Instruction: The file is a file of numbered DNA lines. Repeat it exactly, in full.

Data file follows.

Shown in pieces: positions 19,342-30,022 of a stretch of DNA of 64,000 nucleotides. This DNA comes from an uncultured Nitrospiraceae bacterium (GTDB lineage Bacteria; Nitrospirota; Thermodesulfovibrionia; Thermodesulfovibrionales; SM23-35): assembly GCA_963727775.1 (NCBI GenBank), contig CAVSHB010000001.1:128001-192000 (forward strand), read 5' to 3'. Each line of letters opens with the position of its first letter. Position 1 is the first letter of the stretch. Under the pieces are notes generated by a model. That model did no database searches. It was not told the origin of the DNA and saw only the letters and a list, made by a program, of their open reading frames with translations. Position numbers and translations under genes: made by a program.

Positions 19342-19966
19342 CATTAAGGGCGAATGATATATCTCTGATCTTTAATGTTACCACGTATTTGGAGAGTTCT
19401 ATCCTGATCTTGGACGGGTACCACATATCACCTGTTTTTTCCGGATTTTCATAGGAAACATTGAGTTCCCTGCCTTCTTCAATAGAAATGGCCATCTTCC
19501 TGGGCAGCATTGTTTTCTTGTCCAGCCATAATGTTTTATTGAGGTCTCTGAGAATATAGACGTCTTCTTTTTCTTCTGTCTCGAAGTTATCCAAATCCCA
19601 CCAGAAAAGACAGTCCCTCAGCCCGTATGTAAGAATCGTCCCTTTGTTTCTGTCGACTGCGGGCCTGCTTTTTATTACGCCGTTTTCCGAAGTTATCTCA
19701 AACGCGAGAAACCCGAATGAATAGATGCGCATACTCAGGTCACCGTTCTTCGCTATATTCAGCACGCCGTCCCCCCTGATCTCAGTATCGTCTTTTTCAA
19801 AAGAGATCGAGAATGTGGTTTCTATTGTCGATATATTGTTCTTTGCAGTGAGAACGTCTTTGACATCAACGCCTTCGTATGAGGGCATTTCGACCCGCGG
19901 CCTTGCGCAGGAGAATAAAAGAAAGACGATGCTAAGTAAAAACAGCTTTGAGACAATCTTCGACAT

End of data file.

Shown in pieces: positions 19,342-30,022 of a stretch of DNA of 64,000 nucleotides. This DNA comes from an uncultured Nitrospiraceae bacterium (GTDB lineage Bacteria; Nitrospirota; Thermodesulfovibrionia; Thermodesulfovibrionales; SM23-35): assembly GCA_963727775.1 (NCBI GenBank), contig CAVSHB010000001.1:128001-192000 (forward strand), read 5' to 3'. Each line of letters opens with the position of its first letter. Position 1 is the first letter of the stretch. Under the pieces are notes generated by a model. That model did no database searches. It was not told the origin of the DNA and saw only the letters and a list, made by a program, of their open reading frames with translations. Position numbers and translations under genes: made by a program.

Positions 19342-19966
19342 CATTAAGGGCGAATGATATATCTCTGATCTTTAATGTTACCACGTATTTGGAGAGTTCT
19401 ATCCTGATCTTGGACGGGTACCACATATCACCTGTTTTTTCCGGATTTTCATAGGAAACATTGAGTTCCCTGCCTTCTTCAATAGAAATGGCCATCTTCC
19501 TGGGCAGCATTGTTTTCTTGTCCAGCCATAATGTTTTATTGAGGTCTCTGAGAATATAGACGTCTTCTTTTTCTTCTGTCTCGAAGTTATCCAAATCCCA
19601 CCAGAAAAGACAGTCCCTCAGCCCGTATGTAAGAATCGTCCCTTTGTTTCTGTCGACTGCGGGCCTGCTTTTTATTACGCCGTTTTCCGAAGTTATCTCA
19701 AACGCGAGAAACCCGAATGAATAGATGCGCATACTCAGGTCACCGTTCTTCGCTATATTCAGCACGCCGTCCCCCCTGATCTCAGTATCGTCTTTTTCAA
19801 AAGAGATCGAGAATGTGGTTTCTATTGTCGATATATTGTTCTTTGCAGTGAGAACGTCTTTGACATCAACGCCTTCGTATGAGGGCATTTCGACCCGCGG
19901 CCTTGCGCAGGAGAATAAAAGAAAGACGATGCTAAGTAAAAACAGCTTTGAGACAATCTTCGACAT